Have you ever had such a passion for something that no matter what path your life takes or other projects that occupy your time, your focus keeps returning to it? Writing has been one such passion for me. With God’s help, I’ve been able to enjoy my writing career becoming a reality.
But I’m speaking of a different sort of passion. One on a totally different level. One that God pierced my heart and mind with many years ago. And in His perfect timing, if it is His will, I’ll also see this come into fruition.
The plight of the Sudanese people captured my heart almost fifteen years ago when I read a book written by Canadian missionary and radio host Cal R. Bombay, "Let My People Go." He traveled to Sudan with a group of other missionaries apart from an official affiliate because their mission was illegal in Sudan.
The missionaries secretly purchased slaves' freedom during the 1990s genocide committed in southern Sudan. The book outlines the quest by the Arab Muslims in the north against the predominantly Christian south to wipe out their culture and convert them to Islam. After villages were burned, slave traders sold the women and children into bondage to the north Sudanese landowners. The missionaries risked their lives to travel to Sudan and buy slaves from the Arab kidnappers then return them to the south. I’ve read the book so many times, it’s dog-eared and remains one of my favorite books.
Sudan’s civil war spans decades and rather than try to explain it, which would take thousands of words, it’s easier to share this quote from International Medical Corps website that summarizes the situation well:
Less publicized than the conflict in Darfur to the north, the humanitarian crisis in South Sudan after more than four decades of conflict, is arguably as urgent. The First and Second Sudanese Civil Wars between North and South Sudan spanned most of the last 50 years. The latter claimed nearly two million lives and left four million others homeless. The civil war ended in 2005 with the signing of the Comprehensive Peace Agreement (CPA), giving South Sudan autonomy and its people the right to self-determination through a referendum on independence after six years. The referendum took place in January 2011 and the Republic of South Sudan became a sovereign state on July 9, 2011. However, despite many successes under the CPA, South Sudan remains one of the most underdeveloped areas in the world. (International Medical Corps)
After gaining their independence, South Sudan citizens continue to be attacked by North Sudan forces and the likes of Joseph Kony, leader of the Lord’s Resistance Army (LRA) who routinely kidnaps young South Sudanese boys, terrorizes them, and forces them into military service. South Sudan has needs on all fronts—humanitarian, infrastructure, medical, spiritual, safe water, and basic survival.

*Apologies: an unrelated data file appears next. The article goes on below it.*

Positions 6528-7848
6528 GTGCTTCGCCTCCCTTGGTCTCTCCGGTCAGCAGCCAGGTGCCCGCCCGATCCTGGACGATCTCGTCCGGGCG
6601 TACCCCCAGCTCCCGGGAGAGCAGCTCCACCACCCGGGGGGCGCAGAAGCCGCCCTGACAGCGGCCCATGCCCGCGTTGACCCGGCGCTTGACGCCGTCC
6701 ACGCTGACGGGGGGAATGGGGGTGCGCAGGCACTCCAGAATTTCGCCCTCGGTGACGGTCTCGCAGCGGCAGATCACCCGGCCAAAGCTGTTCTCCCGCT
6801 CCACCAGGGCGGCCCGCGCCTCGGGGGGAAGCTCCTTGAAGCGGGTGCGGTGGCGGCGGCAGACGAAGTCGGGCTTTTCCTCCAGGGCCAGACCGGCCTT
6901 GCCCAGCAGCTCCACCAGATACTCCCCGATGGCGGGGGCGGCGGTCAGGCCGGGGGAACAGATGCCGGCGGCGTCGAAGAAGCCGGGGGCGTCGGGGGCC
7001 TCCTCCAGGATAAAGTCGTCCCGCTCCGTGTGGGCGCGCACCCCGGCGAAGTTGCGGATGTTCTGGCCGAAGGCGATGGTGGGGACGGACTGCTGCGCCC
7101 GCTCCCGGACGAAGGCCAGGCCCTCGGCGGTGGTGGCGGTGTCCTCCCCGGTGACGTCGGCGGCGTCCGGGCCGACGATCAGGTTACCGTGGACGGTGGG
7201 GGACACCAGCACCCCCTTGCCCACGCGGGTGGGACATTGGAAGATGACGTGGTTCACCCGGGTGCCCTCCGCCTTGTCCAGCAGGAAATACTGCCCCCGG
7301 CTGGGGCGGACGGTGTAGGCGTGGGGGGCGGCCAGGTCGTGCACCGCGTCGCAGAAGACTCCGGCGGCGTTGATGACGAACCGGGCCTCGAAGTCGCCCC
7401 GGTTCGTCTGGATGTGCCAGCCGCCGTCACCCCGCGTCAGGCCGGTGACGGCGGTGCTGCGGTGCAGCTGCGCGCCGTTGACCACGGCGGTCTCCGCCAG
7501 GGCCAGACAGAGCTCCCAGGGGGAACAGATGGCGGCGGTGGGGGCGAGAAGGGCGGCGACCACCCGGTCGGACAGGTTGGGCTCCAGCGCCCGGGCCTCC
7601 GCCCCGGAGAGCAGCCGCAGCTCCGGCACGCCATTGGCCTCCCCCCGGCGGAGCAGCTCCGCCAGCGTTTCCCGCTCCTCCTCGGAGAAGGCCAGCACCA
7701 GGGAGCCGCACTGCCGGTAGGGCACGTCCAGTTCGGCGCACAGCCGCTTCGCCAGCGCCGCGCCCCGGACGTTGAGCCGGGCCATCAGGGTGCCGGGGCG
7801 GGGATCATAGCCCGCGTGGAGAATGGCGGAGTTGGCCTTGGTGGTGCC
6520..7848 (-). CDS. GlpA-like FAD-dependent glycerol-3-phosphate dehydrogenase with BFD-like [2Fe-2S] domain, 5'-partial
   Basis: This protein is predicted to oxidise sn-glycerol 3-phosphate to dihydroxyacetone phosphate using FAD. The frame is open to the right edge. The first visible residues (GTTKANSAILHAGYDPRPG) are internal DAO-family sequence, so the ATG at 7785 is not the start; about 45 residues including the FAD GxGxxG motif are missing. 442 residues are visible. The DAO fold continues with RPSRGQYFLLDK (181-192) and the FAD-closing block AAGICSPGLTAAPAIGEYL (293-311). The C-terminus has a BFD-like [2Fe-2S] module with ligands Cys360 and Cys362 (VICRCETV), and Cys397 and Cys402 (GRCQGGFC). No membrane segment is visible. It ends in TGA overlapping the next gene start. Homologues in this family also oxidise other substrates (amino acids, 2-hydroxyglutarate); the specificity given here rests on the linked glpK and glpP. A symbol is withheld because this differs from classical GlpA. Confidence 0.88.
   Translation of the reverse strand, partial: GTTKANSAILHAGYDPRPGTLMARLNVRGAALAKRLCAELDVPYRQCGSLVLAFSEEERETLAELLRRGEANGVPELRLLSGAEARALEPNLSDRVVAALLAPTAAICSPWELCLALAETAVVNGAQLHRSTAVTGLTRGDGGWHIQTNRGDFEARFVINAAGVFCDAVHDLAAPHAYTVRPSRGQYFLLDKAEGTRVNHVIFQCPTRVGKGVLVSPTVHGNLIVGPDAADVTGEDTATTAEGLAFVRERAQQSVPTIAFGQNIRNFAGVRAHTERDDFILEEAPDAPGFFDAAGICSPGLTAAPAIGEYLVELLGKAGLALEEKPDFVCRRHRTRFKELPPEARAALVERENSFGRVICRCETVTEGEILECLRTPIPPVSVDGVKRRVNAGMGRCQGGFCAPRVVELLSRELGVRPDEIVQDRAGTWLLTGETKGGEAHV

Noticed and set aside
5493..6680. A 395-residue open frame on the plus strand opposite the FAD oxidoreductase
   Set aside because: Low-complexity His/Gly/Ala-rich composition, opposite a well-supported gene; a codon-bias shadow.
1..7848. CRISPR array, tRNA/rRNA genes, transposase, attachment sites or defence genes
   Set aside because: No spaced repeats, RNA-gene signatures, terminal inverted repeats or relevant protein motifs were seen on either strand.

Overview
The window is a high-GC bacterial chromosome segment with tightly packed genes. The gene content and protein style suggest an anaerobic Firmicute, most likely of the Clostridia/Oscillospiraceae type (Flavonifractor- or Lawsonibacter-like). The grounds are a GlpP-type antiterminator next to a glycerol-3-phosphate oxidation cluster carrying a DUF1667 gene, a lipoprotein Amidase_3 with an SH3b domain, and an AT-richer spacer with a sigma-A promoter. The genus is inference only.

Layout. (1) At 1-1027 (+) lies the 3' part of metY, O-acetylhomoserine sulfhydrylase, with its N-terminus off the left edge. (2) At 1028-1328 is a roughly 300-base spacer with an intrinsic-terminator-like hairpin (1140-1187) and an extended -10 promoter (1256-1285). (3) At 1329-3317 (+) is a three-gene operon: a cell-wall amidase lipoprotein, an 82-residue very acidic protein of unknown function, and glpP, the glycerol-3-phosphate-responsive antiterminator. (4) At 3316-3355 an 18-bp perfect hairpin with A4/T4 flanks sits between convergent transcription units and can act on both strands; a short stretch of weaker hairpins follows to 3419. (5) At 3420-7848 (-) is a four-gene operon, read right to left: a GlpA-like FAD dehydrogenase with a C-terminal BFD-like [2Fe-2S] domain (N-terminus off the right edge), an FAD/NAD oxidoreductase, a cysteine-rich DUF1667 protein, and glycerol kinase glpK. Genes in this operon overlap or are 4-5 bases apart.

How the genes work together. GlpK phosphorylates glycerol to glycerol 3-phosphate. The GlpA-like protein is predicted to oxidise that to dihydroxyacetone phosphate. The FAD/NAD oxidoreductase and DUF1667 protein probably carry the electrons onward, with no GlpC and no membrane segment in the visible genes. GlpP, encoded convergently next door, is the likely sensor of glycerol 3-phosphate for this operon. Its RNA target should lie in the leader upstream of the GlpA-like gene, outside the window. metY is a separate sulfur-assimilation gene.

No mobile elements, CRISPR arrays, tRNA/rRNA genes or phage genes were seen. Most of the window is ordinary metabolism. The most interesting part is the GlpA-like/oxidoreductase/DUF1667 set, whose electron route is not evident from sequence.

Since my heart has been stirred for the Sudanese, it’s been my desire to travel to Sudan as part of a mission effort. And though I feel God gave me this desire, He has to make it happen. My effort would never succeed on its own. So many obstacles have to be supernaturally overcome, not the least of which are my own human weaknesses. We’re working on those. J
Meanwhile, I support others the door has opened for, which brings me to the Gonzalez family who’ve become special friends in the last two years. Dawn is a fellow Christian writer and mother who I share many things in common. Her husband Mike pastors Columbia World Outreach Church in Columbia, SC, and their son Adrian is a Christian singer. Mike and Adrian will travel to Sudan and then to Kenya in August to participate in pastor training conferences. One of the many things sorely lacking in South Sudan is training for Christian pastors. Among Adrian's music is Christian rap, which is well received in African countries.
Please pray for their mission work, as well as their spiritual and physical health. The Missions page listed at the top of the blog has more detailed information about their trip. If you would like to prayerfully consider giving a financial donation to help pay for this costly trip, please click on this link to make an online donation. They have roughly half of the trip’s expense left to raise.
And most of all, please pray for the South Sudanese people whose needs are many.
Our worship song is “My Hope Is In You,” by Aaron Shust, dedicated to the Oklahoma City victims and their families in this difficult time of mourning and rebuilding. Aaron sings from a place of his own pain. His toddler son suffered a rare, life threatening illness God healed him of. Then Aaron’s wife gave birth to a baby boy with Down’s Syndrome who’s had major health problems. This video is heart-wrenching, but it speaks well to where our hope is found—in the comforting arms of our Savior.
If you have a need, I’d love to pray for you. Leave a comment or e-mail me confidential requests. Would you please take a moment to pray for others who leave comments, as well as those listed on the prayer list at the top of the blog? I’d sure appreciate it. J
©Laura Hodges Poole